Common costs related to cancer care.
You’re listening to a podcast from Cancer.Net. This cancer information website is produced by the American Society of Clinical Oncology, known as ASCO, the world’s leading professional organization for doctors that care for people with cancer.
Today we’ll discuss common costs related to cancer care.
After you are diagnosed with cancer, it’s important to think about the different costs that could add up during treatment and recovery. This can be difficult, since you are already focusing on your health and learning about your diagnosis. However, knowing what costs to expect will help you budget for them and find any support or financial assistance you may need.
Whether you have private health insurance, government insurance -- such as Medicare or Medicaid -- or no insurance, you are encouraged to talk openly with your health care team soon after diagnosis about the costs of your care. Even patients with health insurance can be left with costs that add up quickly, and there are different resources to help patients manage this financial impact.
Some costs may be more obvious to you than others. These are sometimes called the medical costs. For example, you may think about the price of a certain medication and how much you will have to pay for it based on your insurance coverage.
Let’s start by talking about the different types of medical costs that may occur. Here are three common financial categories for medical costs related to cancer care.
The first category is doctor appointments. There are costs for the medical care you receive at each doctor visit, such as a physical examination or check-up. Usually, your insurance provider requires you to pay a fee called a co-payment, or co-pay. The amount of the co-pay is set by the insurance company, not the doctor or doctor’s office. In addition, you will typically receive a separate bill for each laboratory test, such as a blood or urine test, done during your appointment.
The second category is the price of your specific cancer treatment plan. There are charges for the medical care you receive during your cancer treatment, such as each time you receive radiation therapy or for having a specific surgery. And, if you’re participating in a clinical trial, there may be other cost-related factors to consider.
In general, it’s important to know how much of your treatment costs will be covered by insurance, and how much won’t be covered – these are called “out of pocket” costs. Talk with your doctor about how often you will receive treatments and how long the treatment period will last so you can plan for your total out-of-pocket costs.
Related to this is the third major category for cancer care, which is paying for prescription medicines during treatment, such as chemotherapy as well as drugs to help relieve side effects.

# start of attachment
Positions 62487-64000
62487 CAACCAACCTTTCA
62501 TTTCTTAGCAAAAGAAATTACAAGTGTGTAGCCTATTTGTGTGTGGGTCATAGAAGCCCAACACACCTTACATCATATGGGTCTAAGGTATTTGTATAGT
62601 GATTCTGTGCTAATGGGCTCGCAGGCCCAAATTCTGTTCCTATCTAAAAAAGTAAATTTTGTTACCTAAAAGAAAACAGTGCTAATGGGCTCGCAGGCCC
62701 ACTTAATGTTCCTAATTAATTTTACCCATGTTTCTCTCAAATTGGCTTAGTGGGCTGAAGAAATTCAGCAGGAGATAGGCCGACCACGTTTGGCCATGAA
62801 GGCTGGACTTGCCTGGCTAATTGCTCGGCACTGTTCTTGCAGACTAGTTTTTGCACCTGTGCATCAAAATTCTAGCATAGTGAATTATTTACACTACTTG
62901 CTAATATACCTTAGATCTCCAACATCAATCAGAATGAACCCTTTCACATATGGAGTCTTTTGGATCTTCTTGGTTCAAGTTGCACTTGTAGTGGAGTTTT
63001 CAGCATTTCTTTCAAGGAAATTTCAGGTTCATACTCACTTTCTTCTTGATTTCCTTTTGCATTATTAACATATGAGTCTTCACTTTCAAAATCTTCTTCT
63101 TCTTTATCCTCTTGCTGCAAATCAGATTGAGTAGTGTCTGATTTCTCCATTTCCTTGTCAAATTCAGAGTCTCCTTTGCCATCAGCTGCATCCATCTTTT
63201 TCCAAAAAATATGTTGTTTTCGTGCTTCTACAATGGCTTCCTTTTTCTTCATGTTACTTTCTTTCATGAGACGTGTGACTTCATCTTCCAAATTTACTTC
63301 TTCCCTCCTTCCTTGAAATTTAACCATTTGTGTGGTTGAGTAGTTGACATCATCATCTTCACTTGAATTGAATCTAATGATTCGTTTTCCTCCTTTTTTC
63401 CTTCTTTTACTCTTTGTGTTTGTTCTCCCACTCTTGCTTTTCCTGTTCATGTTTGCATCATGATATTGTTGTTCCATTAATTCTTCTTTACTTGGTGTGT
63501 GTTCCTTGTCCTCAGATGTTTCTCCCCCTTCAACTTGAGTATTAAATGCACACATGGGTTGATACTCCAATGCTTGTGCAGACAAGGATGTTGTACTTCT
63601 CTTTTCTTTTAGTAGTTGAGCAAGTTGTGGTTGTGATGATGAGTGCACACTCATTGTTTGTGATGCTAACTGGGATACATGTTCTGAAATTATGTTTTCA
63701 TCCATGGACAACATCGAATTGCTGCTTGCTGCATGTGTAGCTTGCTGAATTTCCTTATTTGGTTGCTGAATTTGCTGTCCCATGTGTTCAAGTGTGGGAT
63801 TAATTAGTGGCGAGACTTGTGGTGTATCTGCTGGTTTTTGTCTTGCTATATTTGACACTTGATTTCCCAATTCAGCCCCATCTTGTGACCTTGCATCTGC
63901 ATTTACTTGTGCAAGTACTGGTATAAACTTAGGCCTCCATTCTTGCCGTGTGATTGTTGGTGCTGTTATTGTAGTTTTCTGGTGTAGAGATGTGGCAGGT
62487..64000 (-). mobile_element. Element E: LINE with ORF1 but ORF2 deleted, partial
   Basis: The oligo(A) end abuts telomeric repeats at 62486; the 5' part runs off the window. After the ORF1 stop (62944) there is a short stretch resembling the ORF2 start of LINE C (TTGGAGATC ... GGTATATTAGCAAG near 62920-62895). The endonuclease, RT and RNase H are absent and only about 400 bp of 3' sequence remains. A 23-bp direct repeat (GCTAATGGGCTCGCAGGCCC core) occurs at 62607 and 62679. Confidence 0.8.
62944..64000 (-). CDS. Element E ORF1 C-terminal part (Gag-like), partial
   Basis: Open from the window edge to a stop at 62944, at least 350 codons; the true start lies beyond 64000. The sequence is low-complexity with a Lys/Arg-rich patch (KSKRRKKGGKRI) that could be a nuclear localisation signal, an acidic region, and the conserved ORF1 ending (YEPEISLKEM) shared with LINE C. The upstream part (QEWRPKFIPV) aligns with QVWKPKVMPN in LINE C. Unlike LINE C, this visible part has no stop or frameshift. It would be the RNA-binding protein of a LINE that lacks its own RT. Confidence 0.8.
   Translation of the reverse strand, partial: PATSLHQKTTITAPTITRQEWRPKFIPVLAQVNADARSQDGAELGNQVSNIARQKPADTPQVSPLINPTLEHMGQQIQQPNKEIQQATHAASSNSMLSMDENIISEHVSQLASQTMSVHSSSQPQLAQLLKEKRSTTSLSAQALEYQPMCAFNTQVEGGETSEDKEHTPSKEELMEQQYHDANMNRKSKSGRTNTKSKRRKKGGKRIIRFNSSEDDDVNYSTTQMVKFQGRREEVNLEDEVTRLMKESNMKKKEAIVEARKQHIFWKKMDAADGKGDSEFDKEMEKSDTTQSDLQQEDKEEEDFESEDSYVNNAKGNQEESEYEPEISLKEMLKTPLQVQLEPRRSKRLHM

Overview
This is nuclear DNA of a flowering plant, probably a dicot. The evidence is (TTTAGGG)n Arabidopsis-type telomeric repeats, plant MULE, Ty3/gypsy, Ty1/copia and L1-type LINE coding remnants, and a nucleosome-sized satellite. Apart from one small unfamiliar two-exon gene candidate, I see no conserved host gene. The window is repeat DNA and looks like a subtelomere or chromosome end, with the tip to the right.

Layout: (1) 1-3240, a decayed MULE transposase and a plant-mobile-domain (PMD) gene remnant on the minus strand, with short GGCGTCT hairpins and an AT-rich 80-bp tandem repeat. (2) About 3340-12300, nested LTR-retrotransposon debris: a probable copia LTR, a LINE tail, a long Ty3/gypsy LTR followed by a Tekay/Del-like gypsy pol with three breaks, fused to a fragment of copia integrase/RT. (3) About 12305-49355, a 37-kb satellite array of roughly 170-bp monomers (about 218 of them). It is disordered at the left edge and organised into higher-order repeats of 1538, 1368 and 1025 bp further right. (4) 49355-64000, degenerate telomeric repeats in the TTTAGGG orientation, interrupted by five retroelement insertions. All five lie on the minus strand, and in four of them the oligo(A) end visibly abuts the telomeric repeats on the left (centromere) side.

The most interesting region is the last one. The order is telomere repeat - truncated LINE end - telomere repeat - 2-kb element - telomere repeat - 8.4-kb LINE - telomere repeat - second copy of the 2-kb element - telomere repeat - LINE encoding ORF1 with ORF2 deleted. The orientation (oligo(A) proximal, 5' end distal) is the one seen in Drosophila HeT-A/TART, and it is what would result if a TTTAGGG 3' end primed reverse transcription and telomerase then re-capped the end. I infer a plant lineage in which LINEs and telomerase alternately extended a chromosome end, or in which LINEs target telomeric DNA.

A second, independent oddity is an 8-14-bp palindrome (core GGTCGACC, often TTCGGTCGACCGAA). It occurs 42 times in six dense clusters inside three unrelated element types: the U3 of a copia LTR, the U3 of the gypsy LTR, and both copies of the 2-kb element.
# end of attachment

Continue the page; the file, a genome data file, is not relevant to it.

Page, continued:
In addition to medical costs, there are other costs -- often called hidden costs or additional costs—because they are less obvious at first but still can add up quickly. These include the increased costs of daily living that are due to the illness and its treatment. Let’s examine some common categories of these additional costs:
Transportation costs is a financial category for you to consider. You may have expenses due to traveling to and from the doctor’s office or treatment center, whether it is by car, bus, train, or airplane. This category may also include the price of hotels or other lodging if you receive treatment far away from home.
Another category is family and living expenses. You may have costs related to hiring people to help you take care of your house and family during your cancer treatment, such as child care or elder care.
Caregiving, at-home care, and long-term care are also a category. You may have additional costs for the care that you may need, such as paying for someone to fix your meals or take you to each medical appointment. Your costs may also include extended nursing care at a specialized facility.
The last category is employment, legal, and financial issues. You may have costs for professional guidance in these areas related to issues from your diagnosis, such as on-the-job questions or when filing your income taxes.
A good first step is to think through which of these cost categories – both medical costs and associated costs -- could affect you once treatment begins. Once you’ve outlined those cost categories, then you can think about the specific cost items in each one. If you need assistance with this, talk with a family member or friend. And, remember that your health care team can help you identify costs related to your treatment options, suggest ways to help reduce or manage medical and associated costs, and refer you to support services that address the financial difficulties many people with cancer face. In particular, an oncology social worker can help connect you with these resources.
Addressing the costs of the disease and its treatment as soon as possible may help you feel more in charge of your financial future.
For more information on the topic of managing the cost of cancer care, visit www.cancer.net, which offers a free booklet on this topic. Thank you for listening to this Cancer.Net podcast.